In January, Apple revealed that iOS developers had earned $10 billion in revenue for 2014. Now a new report suggests that mobile app development will continue to be a lucrative endeavor. Annual revenue from mobile apps is set to reach $99 billion by 2019, says research firm Juniper Research.
The report, titled Apps & App Stores: Market Trends & Forecasts 2015-2019, found that mobile games will account for the biggest portion of app revenues for the next five years. The biggest growth sector for mobile app revenue, however, will come from lifestyle applications, such as dating and navigation apps and eBooks.
The research found that online dating activity has shown a notable transition to mobile devices, with dating apps Match.com, Zoosk, Tinder and Plenty of Fish accounting for four of the top 20 grossing U.K. iOS apps for early 2015. While online dating has become prevalent, the report indicates that the sector will expand predominantly through smartphone usage.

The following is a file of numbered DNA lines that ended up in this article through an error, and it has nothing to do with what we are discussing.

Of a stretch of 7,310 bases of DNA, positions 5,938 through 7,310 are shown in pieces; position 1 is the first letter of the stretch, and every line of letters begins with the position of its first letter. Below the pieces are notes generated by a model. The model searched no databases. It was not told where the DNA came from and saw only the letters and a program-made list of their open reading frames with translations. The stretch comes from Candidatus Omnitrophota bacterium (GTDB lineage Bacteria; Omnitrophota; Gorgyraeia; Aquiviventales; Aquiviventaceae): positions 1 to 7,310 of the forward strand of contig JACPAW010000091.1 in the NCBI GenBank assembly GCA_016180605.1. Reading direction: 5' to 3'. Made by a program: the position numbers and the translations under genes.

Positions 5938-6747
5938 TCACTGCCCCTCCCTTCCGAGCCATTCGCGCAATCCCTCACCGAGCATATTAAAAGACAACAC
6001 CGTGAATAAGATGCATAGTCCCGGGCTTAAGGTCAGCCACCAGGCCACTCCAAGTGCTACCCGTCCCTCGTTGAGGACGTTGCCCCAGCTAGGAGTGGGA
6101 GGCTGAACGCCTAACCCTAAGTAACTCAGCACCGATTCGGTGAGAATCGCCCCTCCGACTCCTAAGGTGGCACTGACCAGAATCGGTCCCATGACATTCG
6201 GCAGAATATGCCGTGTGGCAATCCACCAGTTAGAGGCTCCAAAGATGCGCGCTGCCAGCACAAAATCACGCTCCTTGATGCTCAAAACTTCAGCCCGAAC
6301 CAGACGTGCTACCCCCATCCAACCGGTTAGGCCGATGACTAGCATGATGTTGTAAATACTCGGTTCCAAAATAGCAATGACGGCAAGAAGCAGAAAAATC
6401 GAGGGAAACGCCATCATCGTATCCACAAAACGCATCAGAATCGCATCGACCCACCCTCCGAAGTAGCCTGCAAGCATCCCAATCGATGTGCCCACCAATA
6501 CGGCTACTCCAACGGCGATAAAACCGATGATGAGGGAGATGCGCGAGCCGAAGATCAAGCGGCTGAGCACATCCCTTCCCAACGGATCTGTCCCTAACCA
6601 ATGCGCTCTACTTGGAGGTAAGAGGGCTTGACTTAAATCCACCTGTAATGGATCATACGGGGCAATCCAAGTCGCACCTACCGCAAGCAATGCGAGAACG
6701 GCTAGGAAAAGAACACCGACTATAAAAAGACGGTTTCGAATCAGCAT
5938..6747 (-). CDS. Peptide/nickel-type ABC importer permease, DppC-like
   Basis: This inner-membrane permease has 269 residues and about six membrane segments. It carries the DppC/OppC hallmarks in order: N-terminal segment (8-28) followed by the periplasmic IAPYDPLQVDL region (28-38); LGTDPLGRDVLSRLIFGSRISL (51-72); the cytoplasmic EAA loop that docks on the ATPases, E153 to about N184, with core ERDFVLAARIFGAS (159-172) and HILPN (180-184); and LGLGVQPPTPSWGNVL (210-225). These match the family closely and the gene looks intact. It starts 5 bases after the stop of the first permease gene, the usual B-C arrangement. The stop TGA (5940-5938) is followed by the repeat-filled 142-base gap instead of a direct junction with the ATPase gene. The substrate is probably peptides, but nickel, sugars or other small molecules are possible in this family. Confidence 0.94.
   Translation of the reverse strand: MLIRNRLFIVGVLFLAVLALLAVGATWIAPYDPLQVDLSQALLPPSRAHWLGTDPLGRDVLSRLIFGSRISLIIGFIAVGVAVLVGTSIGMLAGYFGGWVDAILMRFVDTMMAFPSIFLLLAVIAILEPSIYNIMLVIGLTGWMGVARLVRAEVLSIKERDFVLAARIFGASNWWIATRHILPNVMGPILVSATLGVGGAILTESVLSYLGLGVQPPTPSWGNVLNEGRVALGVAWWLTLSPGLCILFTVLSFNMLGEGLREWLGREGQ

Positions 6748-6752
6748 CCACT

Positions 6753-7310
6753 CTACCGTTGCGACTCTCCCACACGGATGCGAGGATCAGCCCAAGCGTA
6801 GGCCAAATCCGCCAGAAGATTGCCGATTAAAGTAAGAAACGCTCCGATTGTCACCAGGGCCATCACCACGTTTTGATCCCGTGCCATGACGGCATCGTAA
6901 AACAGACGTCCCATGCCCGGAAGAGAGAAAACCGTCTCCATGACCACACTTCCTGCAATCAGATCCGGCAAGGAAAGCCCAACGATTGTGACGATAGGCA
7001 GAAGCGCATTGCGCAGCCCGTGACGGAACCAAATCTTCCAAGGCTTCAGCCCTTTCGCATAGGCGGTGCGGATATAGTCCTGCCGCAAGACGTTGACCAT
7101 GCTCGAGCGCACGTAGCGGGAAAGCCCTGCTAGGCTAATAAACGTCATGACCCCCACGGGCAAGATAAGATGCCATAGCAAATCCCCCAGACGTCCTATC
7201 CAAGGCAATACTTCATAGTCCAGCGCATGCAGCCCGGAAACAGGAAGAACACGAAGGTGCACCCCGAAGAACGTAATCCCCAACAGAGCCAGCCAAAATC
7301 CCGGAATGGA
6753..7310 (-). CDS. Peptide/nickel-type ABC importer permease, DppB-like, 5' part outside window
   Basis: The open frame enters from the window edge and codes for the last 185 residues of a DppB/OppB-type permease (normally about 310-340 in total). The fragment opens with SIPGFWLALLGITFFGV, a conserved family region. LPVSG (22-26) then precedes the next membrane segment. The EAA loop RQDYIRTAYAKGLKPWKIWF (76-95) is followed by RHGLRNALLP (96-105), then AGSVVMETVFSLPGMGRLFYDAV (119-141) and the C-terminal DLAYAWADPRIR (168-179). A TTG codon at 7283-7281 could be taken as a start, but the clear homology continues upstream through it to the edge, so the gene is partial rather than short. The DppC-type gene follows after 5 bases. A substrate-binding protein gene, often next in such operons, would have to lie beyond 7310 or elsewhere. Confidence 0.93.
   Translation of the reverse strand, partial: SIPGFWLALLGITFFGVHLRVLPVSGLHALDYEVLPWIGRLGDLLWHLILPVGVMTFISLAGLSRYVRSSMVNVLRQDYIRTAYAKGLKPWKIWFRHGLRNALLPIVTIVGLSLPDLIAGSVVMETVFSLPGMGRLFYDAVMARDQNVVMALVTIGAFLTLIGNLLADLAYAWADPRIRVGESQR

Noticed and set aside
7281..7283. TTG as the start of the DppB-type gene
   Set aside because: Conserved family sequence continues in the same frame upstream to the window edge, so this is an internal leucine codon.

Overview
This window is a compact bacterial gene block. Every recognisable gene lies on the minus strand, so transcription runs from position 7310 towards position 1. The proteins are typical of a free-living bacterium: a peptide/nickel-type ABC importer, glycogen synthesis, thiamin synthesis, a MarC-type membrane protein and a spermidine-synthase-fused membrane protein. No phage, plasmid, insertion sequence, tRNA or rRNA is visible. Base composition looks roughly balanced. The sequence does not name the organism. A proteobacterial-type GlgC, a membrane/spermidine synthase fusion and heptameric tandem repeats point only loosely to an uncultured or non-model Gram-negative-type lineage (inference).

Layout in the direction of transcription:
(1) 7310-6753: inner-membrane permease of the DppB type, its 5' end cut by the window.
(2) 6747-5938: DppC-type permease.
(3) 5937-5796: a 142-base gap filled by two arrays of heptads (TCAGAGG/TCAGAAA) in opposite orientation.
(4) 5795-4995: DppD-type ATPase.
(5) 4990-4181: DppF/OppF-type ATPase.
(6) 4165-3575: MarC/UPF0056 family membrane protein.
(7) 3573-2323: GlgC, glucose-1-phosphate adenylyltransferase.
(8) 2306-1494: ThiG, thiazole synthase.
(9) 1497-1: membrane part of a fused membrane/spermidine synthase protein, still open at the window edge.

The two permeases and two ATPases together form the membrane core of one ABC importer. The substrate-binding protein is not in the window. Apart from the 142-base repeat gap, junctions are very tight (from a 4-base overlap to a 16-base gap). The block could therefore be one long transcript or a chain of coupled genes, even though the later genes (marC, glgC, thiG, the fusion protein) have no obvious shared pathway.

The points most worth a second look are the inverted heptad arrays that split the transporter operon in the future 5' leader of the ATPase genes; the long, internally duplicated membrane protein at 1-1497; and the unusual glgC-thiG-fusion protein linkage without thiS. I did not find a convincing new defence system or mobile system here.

As the Web continues to become more commoditized, app developers have gravitated toward a freemium or in-app purchase model to monetize their efforts. One sector that continues to buck this trend, said the report, is navigation apps, preferring to use a Pay Per Download model. Many navigation apps charge once-off fees in excess of $50. However, it contended that even here the model was expected to evolve to a subscription-based model, with features such as live traffic updates providing ongoing revenue streams.
While a few still maintain app storefronts, network operators continue to struggle to make money off mobile apps. App downloads via network operator-owned storefronts now account for less than two percent of app downloads globally.
“Operators have finally recognized that they cannot compete with Apple and Google from a content distribution basis. If they are to monetize content, that revenue has to come from bundling content into subscriptions or through leveraging the billing relationship,” said Dr. Windsor Holden, the author of the report.
Baidu is now the second-largest storefront behind Google. The report forecasts that more than 235 billion mobile apps will be downloaded in 2015 and that less than one percent of apps are now paid at the point of download.